When you set up a website, surely you set up Google Analytics (GA) for the site. There’s also a second Google area to set up. It’s not discussed as much as GA but is just as important and helpful. I’m talking about Search Console. It was formerly known as Webmaster Tools. Search Console provides invaluable tools to help manage and troubleshoot your website, particularly with regard to search results. Google also sends notifications if something regarding your site requires attention. If you have or manage a website and haven’t yet done so, you might want to look into setting it up in Search Console.
Note: This topic is for intermediate to advanced users who are familiar with website structure and management. For example, I’m assuming readers are familiar with Robots.txt files, sitemaps, and more including their purpose, use, and content.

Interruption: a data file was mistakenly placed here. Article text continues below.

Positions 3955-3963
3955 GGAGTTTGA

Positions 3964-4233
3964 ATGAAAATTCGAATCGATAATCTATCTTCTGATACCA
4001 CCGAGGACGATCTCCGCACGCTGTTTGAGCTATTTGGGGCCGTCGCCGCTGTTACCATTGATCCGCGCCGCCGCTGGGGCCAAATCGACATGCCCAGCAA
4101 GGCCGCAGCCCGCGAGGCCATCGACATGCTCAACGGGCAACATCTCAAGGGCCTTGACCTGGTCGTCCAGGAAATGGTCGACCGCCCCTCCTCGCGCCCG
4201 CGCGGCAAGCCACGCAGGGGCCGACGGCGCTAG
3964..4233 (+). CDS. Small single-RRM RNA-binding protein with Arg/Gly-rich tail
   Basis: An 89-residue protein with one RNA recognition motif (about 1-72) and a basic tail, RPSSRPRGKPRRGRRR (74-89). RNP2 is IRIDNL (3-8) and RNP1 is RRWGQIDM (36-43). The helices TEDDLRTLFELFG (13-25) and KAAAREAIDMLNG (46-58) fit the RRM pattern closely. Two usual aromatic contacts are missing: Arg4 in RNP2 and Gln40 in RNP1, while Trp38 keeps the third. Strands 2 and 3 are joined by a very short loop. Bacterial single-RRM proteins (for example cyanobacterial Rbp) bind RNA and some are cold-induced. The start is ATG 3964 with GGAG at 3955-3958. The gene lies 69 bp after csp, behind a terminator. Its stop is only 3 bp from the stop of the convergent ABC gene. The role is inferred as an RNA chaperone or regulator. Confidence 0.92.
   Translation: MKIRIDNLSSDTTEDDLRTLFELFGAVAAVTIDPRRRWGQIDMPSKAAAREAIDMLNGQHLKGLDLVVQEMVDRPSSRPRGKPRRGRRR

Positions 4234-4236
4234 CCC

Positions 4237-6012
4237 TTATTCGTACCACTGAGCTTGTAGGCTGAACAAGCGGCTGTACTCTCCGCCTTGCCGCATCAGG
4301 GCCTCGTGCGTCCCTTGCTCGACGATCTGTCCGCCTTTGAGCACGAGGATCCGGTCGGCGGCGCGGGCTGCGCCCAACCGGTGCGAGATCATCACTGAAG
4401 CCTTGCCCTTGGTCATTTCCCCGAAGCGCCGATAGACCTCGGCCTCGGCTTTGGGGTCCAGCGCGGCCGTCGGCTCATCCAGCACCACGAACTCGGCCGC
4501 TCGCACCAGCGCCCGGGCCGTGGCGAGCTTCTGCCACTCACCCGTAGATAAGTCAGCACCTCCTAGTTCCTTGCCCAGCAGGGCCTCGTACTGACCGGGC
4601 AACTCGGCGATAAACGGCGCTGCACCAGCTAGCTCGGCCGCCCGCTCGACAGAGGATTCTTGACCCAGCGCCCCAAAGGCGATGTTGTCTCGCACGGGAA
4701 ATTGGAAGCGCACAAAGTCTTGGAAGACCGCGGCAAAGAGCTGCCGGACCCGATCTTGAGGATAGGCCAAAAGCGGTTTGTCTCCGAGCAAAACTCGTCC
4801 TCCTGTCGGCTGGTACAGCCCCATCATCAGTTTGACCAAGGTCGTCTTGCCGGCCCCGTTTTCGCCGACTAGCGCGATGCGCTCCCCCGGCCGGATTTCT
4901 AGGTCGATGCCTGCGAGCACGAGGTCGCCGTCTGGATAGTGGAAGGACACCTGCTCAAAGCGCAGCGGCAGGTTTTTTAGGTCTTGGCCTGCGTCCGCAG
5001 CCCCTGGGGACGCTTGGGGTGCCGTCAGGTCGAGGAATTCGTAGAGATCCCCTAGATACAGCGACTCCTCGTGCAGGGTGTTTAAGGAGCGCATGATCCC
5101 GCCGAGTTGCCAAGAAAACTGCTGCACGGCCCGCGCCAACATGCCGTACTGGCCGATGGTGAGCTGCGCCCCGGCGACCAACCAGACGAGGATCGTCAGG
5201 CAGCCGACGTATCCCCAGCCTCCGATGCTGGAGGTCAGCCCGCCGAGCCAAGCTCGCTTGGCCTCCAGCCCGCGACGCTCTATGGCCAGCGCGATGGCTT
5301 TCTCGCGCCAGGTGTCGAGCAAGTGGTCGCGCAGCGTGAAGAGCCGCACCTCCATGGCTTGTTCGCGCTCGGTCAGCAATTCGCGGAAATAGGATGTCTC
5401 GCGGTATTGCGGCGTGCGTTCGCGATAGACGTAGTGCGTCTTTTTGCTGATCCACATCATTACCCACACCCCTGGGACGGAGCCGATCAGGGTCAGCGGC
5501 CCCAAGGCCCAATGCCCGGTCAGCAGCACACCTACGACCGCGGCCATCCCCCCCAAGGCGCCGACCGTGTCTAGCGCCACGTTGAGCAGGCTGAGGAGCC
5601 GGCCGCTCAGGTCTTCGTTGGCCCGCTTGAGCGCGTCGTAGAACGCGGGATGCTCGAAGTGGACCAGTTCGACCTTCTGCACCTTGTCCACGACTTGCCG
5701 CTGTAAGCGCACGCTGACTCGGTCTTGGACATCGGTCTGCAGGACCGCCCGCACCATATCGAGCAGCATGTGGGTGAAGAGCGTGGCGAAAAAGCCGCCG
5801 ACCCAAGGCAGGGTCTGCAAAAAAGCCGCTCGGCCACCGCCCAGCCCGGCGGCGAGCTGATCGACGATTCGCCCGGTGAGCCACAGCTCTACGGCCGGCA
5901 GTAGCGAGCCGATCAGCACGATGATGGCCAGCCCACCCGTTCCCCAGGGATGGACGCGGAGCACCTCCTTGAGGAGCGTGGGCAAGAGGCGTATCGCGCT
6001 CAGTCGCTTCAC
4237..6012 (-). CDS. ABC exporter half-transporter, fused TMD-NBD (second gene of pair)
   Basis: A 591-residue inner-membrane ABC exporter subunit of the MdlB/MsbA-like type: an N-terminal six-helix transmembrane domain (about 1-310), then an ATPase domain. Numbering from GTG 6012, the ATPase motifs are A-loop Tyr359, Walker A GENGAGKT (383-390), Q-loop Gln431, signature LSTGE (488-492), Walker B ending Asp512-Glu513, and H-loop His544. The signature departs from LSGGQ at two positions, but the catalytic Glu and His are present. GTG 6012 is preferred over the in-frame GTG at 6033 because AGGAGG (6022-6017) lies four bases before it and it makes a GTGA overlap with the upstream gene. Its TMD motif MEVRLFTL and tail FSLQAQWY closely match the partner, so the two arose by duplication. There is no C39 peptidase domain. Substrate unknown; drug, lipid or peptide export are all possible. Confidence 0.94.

Where to Find Search Console
Here’s a direct link. If you search for it online and see a reference to Webmaster Tools, there’s a good chance it will go to Search Console. I don’t believe that information has been updated everywhere.
These are some of the items you can work with and review in Search Console. To save time, set these items up before using Search Console. You can also add them at any time. If you don’t have any particular item, add it to your to-do list.
- Robots.txt file
- Responsive website
- Determination of preference to use for the site URL: one with the www prefix or without.
- Website set up as a property in Search Console
Google will ask that you designate a “preferred domain” for purposes of Search Console work. This is very important and something you should research before setting. This also carries over into your Google Analytics. For information about it, review Google’s help topic about it:
Also, keep in mind that Google views each as a separate website, so you have to set each version up as a property. Now with https, there are four.
There are multiple sections in Search Console, as indicated in the graphics below. You have to select your web property to see these items.
Sections at a Glance
Here are the sections in the console for a property. The Messages area is very helpful because Google posts messages about issues found such as whether Googlebot is unable to crawl your site. I think these notices also are sent in email, but they’re available in the Messages area.